Description of 3,180 courses of chelation with dimercaptosuccinic acid in children ≤ 5 y with severe lead poisoning in Zamfara, Northern Nigeria: a retrospective analysis of programme data
Type of Spiritual Experience
A description of the experience
PLoS Med. 2014 Oct 7;11(10):e1001739. doi: 10.1371/journal.pmed.1001739. eCollection 2014.
Description of 3,180 courses of chelation with dimercaptosuccinic acid in children ≤ 5 y with severe lead poisoning in Zamfara, Northern Nigeria: a retrospective analysis of programme data.
Thurtle N1, Greig J2, Cooney L1, Amitai Y3, Ariti C4, Brown MJ5, Kosnett MJ6, Moussally K1, Sani-Gwarzo N7, Akpan H8, Shanks L1, Dargan PI9.
- 1Médecins Sans Frontières, Amsterdam, Holland.
- 2Médecins Sans Frontières, London, United Kingdom.
- 3Department of Management, Bar Ilan University, Ramat Gan, Israel.
- 4London School of Hygiene & Tropical Medicine, London, United Kingdom.
- 5Healthy Homes/Lead Poisoning Prevention Program, National Center for Environmental Health, Centers for Disease Control and Prevention, Atlanta, Georgia, United States of America.
- 6Division of Clinical Pharmacology and Toxicology, Department of Medicine, University of Colorado School of Medicine, Denver, Colorado, United States of America.
- 7Department of Public Health, Federal Ministry of Health, Abuja, Nigeria.
- 8Federal Ministry of Health, Abuja, Nigeria; Federal Ministry of Communication Technology, Abuja, Nigeria.
- 9Médecins Sans Frontières, Amsterdam, Holland; Guy's and St. Thomas' NHS Foundation Trust, London, United Kingdom.
In 2010, Médecins Sans Frontières (MSF) discovered extensive lead poisoning impacting several thousand children in rural northern Nigeria. An estimated 400 fatalities had occurred over 3 mo. The US Centers for Disease Control and Prevention (CDC) confirmed widespread contamination from lead-rich ore being processed for gold, and environmental management was begun. MSF commenced a medical management programme that included treatment with the oral chelating agent 2,3-dimercaptosuccinic acid (DMSA, succimer). Here we describe and evaluate the changes in venous blood lead level (VBLL) associated with DMSA treatment in the largest cohort of children ≤ 5 y of age with severe paediatric lead intoxication reported to date to our knowledge.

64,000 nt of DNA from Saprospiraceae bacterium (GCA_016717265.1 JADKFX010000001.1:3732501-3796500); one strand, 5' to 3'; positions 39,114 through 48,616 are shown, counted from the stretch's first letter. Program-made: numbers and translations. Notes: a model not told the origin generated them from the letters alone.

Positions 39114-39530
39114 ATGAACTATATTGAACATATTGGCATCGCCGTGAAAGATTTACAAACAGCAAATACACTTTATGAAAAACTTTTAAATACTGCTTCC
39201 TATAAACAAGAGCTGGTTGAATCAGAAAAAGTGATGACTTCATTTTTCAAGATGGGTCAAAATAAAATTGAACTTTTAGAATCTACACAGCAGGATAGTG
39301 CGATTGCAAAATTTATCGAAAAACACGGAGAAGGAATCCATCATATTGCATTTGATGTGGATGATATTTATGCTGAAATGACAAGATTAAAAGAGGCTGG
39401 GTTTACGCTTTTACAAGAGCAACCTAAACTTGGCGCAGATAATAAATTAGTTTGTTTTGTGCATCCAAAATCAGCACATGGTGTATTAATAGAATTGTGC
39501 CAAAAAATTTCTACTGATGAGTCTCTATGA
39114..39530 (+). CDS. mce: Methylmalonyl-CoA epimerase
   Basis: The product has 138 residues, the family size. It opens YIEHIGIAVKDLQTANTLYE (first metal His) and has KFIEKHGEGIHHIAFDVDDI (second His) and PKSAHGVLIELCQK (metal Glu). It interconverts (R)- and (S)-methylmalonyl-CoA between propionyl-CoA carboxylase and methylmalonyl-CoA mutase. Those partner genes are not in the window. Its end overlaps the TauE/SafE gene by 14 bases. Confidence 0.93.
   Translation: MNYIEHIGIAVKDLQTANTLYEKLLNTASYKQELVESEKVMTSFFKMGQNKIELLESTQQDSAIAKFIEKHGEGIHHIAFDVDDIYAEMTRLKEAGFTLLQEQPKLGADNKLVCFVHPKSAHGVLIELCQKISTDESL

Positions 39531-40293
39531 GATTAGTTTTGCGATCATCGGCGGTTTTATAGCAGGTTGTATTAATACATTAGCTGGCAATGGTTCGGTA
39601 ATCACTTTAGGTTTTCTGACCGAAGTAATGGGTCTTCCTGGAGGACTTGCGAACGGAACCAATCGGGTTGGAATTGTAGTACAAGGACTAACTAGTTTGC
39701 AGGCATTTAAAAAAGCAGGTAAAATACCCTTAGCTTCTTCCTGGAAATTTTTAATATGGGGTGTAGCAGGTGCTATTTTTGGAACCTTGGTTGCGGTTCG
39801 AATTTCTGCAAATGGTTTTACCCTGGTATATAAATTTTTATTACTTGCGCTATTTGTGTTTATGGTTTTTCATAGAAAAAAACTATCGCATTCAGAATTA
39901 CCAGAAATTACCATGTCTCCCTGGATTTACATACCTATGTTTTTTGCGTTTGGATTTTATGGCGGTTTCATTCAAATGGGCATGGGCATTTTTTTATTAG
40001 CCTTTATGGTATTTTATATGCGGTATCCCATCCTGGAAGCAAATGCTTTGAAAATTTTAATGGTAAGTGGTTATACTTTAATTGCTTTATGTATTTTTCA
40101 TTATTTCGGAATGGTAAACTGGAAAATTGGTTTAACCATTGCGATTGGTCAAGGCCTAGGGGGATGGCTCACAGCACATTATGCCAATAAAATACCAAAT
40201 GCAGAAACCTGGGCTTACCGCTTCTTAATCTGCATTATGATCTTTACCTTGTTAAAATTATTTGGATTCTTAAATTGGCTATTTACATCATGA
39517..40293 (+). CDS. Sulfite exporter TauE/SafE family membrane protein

METHODS AND FINDINGS:
In a retrospective analysis of programme data, we describe change in VBLL after DMSA treatment courses in a cohort of 1,156 children ≤ 5 y of age who underwent between one and 15 courses of chelation treatment. Courses of DMSA of 19 or 28 d duration administered to children with VBLL ≥ 45 µg/dl were included. Impact of DMSA was calculated as end-course VBLL as a percentage of pre-course VBLL (ECP). Mixed model regression with nested random effects was used to evaluate the relative associations of covariates with ECP. Of 3,180 treatment courses administered, 36% and 6% of courses commenced with VBLL ≥ 80 µg/dl and ≥ 120 µg/dl, respectively. Overall mean ECP was 74.5% (95% CI 69.7%-79.7%); among 159 inpatient courses, ECP was 47.7% (95% CI 39.7%-57.3%). ECP after 19-d courses (n = 2,262) was lower in older children, first-ever courses, courses with a longer interval since a previous course, courses with more directly observed doses, and courses with higher pre-course VBLLs. Low haemoglobin was associated with higher ECP. Twenty children aged ≤ 5 y who commenced chelation died during the period studied, with lead poisoning a primary factor in six deaths. Monitoring of alanine transaminase (ALT), creatinine, and full blood count revealed moderate ALT elevation in <2.5% of courses. No clinically severe adverse drug effects were observed, and no laboratory findings required discontinuation of treatment. Limitations include that this was a retrospective analysis of clinical data, and unmeasured variables related to environmental exposures could not be accounted for.
Oral DMSA was a pharmacodynamically effective chelating agent for the treatment of severe childhood lead poisoning in a resource-limited setting. Re-exposure to lead, despite efforts to remediate the environment, and non-adherence may have influenced the impact of outpatient treatment. Please see later in the article for the Editors' Summary.